The research published by Biaggio and his colleagues is supported by a grant from the National Science Foundation.

Lehigh University

Related Photons Articles:

The multi-colored photons that might change quantum information science
With leading corporations now investing in highly expensive and complex infrastructures to unleash the power of quantum technologies, INRS researchers have achieved a breakthrough in a light-weight photonic system created using on-chip devices and off-the-shelf telecommunications components.
*Ring, Ring* 'Earth? It's space calling, on the quantum line'
In a landmark study, Chinese scientists report the successful transmission of entangled photons between suborbital space and Earth.
Unpolarized single-photon generation with true randomness from diamond
The Tohoku University research group of Professor Keiichi Edamatsu and Postdoctoral fellow Naofumi Abe has demonstrated dynamically and statically unpolarized single-photon generation using diamond.
Solar cell design with over 50 percent energy-conversion efficiency
Solar cells convert the sun's energy into electricity by converting photons into electrons.
'Indistinguishable photons' key to advancing quantum technologies
Indistinguishable photons are critical for quantum information processing, and researchers are tapping nitrogen impurity centers found within gallium arsenide to generate them -- making a significant contribution toward realizing a large number of indistinguishable single-photon sources.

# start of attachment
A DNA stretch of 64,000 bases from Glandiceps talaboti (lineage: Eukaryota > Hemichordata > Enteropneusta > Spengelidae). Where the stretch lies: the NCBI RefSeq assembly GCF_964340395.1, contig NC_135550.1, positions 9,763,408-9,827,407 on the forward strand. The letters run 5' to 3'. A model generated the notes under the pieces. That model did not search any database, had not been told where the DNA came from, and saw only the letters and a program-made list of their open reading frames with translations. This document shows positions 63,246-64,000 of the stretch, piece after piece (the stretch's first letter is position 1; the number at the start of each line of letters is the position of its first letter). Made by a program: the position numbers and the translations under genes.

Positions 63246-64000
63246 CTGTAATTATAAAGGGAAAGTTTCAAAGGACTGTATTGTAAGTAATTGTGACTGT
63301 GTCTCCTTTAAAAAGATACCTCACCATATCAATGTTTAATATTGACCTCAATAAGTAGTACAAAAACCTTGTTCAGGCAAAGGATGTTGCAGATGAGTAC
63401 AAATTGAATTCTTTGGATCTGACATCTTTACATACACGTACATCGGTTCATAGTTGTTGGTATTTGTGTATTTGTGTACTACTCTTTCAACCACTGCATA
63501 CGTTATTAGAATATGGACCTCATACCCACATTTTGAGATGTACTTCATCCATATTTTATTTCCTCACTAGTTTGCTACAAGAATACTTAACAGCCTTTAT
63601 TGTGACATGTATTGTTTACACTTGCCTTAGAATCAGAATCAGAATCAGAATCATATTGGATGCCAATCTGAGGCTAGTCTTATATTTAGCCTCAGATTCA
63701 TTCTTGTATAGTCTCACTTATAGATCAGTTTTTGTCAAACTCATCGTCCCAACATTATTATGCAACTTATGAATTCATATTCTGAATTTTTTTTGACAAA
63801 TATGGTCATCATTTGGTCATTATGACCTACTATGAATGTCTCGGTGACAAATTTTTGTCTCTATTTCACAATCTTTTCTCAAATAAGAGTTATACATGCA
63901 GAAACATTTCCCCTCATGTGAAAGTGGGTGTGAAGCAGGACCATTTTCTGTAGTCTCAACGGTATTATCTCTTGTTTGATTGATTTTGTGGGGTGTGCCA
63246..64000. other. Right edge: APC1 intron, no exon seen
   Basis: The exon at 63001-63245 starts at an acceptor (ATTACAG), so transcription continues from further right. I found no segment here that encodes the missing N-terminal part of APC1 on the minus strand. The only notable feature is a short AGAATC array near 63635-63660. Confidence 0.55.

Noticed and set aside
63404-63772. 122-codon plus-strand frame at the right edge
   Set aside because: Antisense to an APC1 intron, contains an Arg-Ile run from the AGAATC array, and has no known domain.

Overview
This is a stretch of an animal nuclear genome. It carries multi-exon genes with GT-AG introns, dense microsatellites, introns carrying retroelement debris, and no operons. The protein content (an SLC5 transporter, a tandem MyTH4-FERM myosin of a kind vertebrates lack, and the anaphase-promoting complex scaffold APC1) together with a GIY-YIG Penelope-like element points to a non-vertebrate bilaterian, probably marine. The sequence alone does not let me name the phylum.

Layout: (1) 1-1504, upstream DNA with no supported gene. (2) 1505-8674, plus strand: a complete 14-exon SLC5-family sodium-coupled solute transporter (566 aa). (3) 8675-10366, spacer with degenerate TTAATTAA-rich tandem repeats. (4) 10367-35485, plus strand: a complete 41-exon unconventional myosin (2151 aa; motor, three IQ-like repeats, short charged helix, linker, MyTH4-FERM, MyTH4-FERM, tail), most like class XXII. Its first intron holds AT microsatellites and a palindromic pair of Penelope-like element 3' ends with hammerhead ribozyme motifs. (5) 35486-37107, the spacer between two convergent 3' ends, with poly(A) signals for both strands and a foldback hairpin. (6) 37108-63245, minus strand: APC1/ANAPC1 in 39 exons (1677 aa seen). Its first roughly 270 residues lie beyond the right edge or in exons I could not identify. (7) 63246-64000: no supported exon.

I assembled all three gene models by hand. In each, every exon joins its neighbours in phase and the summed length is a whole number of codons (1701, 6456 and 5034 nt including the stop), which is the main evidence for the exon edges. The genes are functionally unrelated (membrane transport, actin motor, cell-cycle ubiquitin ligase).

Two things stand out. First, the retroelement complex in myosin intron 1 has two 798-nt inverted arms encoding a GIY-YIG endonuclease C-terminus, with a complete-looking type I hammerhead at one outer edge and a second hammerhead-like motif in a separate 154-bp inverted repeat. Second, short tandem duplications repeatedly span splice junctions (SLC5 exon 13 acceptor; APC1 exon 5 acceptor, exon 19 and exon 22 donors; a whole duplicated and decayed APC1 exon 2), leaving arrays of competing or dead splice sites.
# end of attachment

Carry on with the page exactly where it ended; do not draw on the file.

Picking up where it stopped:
New research into light particles challenges understanding of quantum theory
Scientists have discovered a new mechanism involved in the creation of paired light particles, which could have significant impact on the study of quantum physics.
New portal to unveil the dark sector of the universe
IBS scientists theorize a new portal to peek into the dark world.
Hubble cooperates on galaxy cluster and cosmic background
The events surrounding the Big Bang were so cataclysmic that they left an indelible imprint on the fabric of the cosmos.
Large groups of photons on demand -- an equivalent of photonic 'integrated circuit'
Holographic atomic memory, invented and constructed by physicists from the Faculty of Physics at the University of Warsaw, is the first device able to generate single photons on demand in groups of several dozen or more.
First step towards photonic quantum network
Advanced photonic nanostructures are well on their way to revolutionizing quantum technology for quantum networks based on light.

Related Photons Reading:

Best Science Podcasts 2019

We have hand picked the best science podcasts for 2019. Sit back and enjoy new science podcasts updated daily from your favorite science news services and scientists.
Now Playing: TED Radio Hour

Do animals grieve? Do they have language or consciousness? For a long time, scientists resisted the urge to look for human qualities in animals. This hour, TED speakers explore how that is changing. Guests include biological anthropologist Barbara King, dolphin researcher Denise Herzing, primatologist Frans de Waal, and ecologist Carl Safina.
Now Playing: Science for the People

#532 A Class Conversation
This week we take a look at the sociology of class. What factors create and impact class? How do we try and study it? How does class play out differently in different countries like the US and the UK? How does it impact the political system? We talk with Daniel Laurison, Assistant Professor of Sociology at Swarthmore College and coauthor of the book "The Class Ceiling: Why it Pays to be Privileged", about class and its impacts on people and our systems.